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Hijab in the Quran and in the Contemporary World by - Shruti Chakraborty

Hijab in the Quran and in the Contemporary World


Authored by - Shruti Chakraborty



This article strives to examine the contours of the test of essential religious practice enshrined under the Indian Constitution in the light of the contemporary ‘Hijab Ban Case’ and the prevalence of Hijab in the Islamic texts and in modern day practice. This article delineates the concept of Hijab in Islamic religion and its constitutional test of essential religious practice.


Concept of Hijab according to Quran

Hijab is the covering of the head and neck of Muslim women and is seen as the symbol of their modesty and privacy in Islam. The concept of veil/covering has also been widely enumerated in the holy text of Islam- the Quran. The Quran in two vital verses prescribed the dress code for the women professing Islam as follows:-

  1. In Chapter 24, Verse 31, the Al-Quran says: "And tell the believing women to lower their gaze and be modest, and to display of their adornment only that which is apparent, and to draw their veils over their bosoms, and not to reveal their adornment save to their own husbands or fathers or husband& fathers, or their sons or their husband& sons, or their brothers or their brother& sons or sisters' sons, or their women, or their slaves, or male attendants who lack vigour, or children who know naught of women's nakedness. And let them not stamp their feet so as to reveal what they hide of their adornment. And turn unto Allah together, 0 believers, so that ye may succeed." [1]
  2. Subsequently, in Chapter 33, Verse 59, the Holy Quran commanded: "O Prophet, tell your wives and your daughters and the women of the believers to lower over them a portion of their jilbabs. That is more suitable that they will be known and not be harmed. And even Allah Forgiving and Merciful.”[2]

We can clearly see that the Holy Quran prescribes the dress code of veil to preserve the modesty and privacy of the Muslim women.

Is Hijab an Essential Religious Practice?

Article 25(1) of the Indian Constitution not only protects the freedom of religious opinion but also enables the individuals to practice, profess and propagate their religion. Now comes the question of what do we mean by essential religious practices? It means all those practices that are fundamental to a particular religion and not following them would amount of violation of the religion. The essential practices test was formulated in The Commissioner, Hindu Religious Endowments, Madras v. Sri Lakshmindra Thirtha Swamiar of Sri Shirur Mutt [3], where the court stated that "what constitutes the essential part of a religion is primarily to be ascertained with reference to the doctrines of that religion itself.".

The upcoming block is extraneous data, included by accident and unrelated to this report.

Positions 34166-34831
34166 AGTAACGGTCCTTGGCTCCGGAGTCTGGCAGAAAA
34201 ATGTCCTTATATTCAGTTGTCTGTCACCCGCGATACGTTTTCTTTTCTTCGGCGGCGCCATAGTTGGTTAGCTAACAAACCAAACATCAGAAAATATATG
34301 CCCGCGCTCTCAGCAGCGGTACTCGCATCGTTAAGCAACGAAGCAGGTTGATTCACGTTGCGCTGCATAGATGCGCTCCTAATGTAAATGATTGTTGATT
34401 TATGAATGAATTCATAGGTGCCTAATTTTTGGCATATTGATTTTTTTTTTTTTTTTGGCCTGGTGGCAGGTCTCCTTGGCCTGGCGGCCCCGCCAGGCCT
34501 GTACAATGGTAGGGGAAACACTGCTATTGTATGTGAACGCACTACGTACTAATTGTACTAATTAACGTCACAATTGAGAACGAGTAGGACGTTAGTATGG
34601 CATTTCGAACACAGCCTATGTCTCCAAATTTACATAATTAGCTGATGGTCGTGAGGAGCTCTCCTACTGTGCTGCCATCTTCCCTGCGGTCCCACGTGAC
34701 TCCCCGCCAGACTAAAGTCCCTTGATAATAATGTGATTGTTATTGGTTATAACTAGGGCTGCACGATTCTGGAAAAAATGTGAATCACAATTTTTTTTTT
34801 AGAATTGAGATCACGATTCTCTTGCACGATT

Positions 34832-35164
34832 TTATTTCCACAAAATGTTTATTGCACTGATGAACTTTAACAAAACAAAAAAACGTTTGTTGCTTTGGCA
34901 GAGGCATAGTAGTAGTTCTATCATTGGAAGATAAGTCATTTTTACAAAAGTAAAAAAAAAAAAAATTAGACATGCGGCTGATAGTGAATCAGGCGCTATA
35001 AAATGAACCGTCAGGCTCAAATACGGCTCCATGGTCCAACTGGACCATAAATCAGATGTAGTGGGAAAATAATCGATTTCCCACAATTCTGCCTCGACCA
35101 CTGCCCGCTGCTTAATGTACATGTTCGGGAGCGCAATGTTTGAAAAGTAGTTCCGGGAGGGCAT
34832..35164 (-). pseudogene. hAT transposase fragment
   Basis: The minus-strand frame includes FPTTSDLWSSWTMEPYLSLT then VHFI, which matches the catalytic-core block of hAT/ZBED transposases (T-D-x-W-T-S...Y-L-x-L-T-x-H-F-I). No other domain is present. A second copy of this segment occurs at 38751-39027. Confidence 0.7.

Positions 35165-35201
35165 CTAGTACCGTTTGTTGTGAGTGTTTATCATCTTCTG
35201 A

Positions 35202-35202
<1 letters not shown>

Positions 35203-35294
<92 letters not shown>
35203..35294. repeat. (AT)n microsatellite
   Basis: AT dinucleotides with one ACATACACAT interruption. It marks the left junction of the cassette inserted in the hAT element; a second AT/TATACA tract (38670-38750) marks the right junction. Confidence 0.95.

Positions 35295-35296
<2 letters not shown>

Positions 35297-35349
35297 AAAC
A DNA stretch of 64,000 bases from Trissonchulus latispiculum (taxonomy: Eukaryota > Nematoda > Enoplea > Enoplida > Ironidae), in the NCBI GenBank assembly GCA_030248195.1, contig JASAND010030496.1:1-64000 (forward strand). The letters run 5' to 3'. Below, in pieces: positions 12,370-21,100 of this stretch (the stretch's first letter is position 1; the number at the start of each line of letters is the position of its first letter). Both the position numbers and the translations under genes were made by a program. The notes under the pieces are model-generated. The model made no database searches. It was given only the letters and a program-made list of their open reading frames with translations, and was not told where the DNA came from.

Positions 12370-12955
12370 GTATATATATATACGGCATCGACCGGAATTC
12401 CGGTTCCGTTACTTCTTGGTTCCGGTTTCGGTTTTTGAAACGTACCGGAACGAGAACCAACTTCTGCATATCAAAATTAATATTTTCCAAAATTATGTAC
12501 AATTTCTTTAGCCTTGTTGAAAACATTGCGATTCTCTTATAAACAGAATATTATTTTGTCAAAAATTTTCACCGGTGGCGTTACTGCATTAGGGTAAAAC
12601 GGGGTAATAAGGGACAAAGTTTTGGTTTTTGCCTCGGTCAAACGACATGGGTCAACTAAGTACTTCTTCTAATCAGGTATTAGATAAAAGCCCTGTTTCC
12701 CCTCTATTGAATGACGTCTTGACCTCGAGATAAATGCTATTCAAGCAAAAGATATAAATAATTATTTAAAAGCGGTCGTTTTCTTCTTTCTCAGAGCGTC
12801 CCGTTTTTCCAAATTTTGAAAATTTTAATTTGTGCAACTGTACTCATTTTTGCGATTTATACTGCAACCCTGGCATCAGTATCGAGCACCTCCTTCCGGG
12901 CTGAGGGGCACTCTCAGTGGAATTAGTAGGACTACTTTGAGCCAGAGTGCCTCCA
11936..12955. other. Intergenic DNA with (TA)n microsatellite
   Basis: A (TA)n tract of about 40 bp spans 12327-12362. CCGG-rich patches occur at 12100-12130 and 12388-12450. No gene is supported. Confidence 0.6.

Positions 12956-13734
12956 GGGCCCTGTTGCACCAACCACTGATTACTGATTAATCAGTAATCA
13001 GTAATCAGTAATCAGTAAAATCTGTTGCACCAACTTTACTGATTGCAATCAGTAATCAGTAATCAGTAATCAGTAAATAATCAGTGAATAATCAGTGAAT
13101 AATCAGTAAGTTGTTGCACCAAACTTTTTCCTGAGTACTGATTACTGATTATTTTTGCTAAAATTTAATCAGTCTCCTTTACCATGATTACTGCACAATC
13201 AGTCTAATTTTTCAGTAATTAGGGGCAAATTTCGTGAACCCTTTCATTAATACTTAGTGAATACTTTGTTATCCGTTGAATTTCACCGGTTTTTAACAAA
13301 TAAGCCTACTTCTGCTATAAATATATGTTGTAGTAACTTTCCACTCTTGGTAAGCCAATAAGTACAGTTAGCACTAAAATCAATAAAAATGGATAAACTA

However to validate whether the Wearing hijab is an essential religious practice, we have to analyse the practice of it with respect to the sources of Islam law.  We see that there is no “Quranic injunction” or mandate on wearing the hijab. It found that there is sufficient intrinsic material within the scripture itself to support the view that wearing hijab has been only recommendatory, if at all it is. We also find a contradiction , where the holy Quran in its verses prescribe dress code for women  ( though not specifically mentioning the term ‘hijab’) , on the other hand the other sources of muslim law the hadith portray a contradicting opinion and this contradiction lowers the possibility of hijab being considered as an essential religious practice of Islam.

Perspective on Hijab in the modern world

The Religious Freedom Restoration Act (RFRA) provides additional protection at the federal level by barring the federal government and its officials from restricting the women's ability to practice hijab (either specifically or through generally applicable rules), unless the government can demonstrate that its action was the "least restrictive means" for achieving a "compelling governmental interest."[4]

In the modern world we see that people view hijab as oppressive to the modern culture and often considered it a ‘mismatch’ to the new fashionable dressing style of the present popular culture, where people portray the dressing style of celebrities and models. While we see that some people have a different approach towards this thinking. They feel that hijab is not simple a piece of clothing but an apparel to protect the modesty of a women.